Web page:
They had a Luis Buñuel week on telly recently on occasion of the retrospective at the Berlinale film festival. That gave us the opportunity to see his ‘classics’ Le Charme discret de la Bourgeoisie, Belle de Jour, Viridiana. Other films this month were Control, Permanent Vacation, C’était un rendez-vous, Der Rote Kakadu, Der Felsen, Mujeres al borde de un ataque de nervios, Der Siebente Kontinent, Aguirre, der Zorn Gottes, Eastern Promises, Paprika and There Will Be Blood.
In Le Charme discret de la Bourgeoisie a bunch of well-off, bourgeois, friends try to dine together - but it’s not going to happen throughout the film. Because of dates being wrong, sex being preferable or the army dropping in for a visit. Whatever happens may raise an eyebrow, but is taken with reasonable contenance and we get to see the real ‘worries’ these people have instead. Like how a good martini is made or selling the drugs they smuggled in their diplomat luggage.
As you might expect with Buñuel, things are slightly absurd and in numerous scenes we follow the protagonists’ dreams rather than ‘reality’. With - as dreams and the bourgeois life go - the difference being unnoticeable at first and only becoming apparent ‘with a bang’ at the end when people wake up.
While this may seem a bit outdated from today’s point of view, I found that at least the dream scenes still worked rather well, catch you by surprise and reveal the absurdity of the story you see.
A rich housewife spending her days under the name of Belle de Jour as a prostitute. Séverine (played by a beautiful Catherine Deneuve) lives as the wife of a caring and wealthy doctor, Pierre, but she seems a bit frigid at home. After rumours of some other friend of theirs being a prostitute comes up, she becomes interested in the idea and starts to work at a discreet brothel while her husband is at work.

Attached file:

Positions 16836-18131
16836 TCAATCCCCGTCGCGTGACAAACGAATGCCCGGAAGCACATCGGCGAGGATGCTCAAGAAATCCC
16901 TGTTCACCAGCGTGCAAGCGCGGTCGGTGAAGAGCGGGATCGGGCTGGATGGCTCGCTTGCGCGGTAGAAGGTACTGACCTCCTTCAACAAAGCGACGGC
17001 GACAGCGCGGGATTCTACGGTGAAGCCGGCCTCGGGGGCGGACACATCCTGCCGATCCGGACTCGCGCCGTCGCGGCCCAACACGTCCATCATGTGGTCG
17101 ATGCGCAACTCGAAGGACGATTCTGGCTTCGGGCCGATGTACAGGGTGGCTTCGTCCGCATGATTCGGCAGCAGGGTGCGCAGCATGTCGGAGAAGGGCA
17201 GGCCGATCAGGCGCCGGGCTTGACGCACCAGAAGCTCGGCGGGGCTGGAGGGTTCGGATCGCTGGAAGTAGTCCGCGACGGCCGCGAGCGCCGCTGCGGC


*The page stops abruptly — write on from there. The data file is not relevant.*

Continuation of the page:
She gets to know different kinds of customers and seems to like her job there. All that while hiding it from Pierre of course. Eventually she becomes a bit too friendly with one of her clients who in turn can’t seize to see her and who tries killing Pierre in the end, adding a bit of drama.
As you might expect with Buñuel, there are also a few dream-like scenes in the film which naturally take us on an alternate, less desirable, track of events and from which the film cuts back after a while. Yet, the film isn’t overly ‘surrealist’ but rather an interesting game of thoughts.
Perhaps time has rubbed the scandal off Viridiana, but it still remains a thought provoking film. I am tempted to say it’s a little subversive as it doesn’t really approve immoralities. It just lets us witness them as facts of human life.
And thus we meet the nun-to-be Viridiana who stays over at her uncle’s. Her uncle in turn fancies her and wants her to wear the wedding dress of his late wife which she refuses. He wants to force her to stay with him by saying he slept with her while she was passed out, she decides to leave nonetheless, he kills himself, tragedy. Well, other family members coming to inherit the house, anyway. Where Viridiana takes care of a bunch of beggars and lets them stay to make up for things. And while her guests appreciate her generosity, they don’t exactly reciprocate it.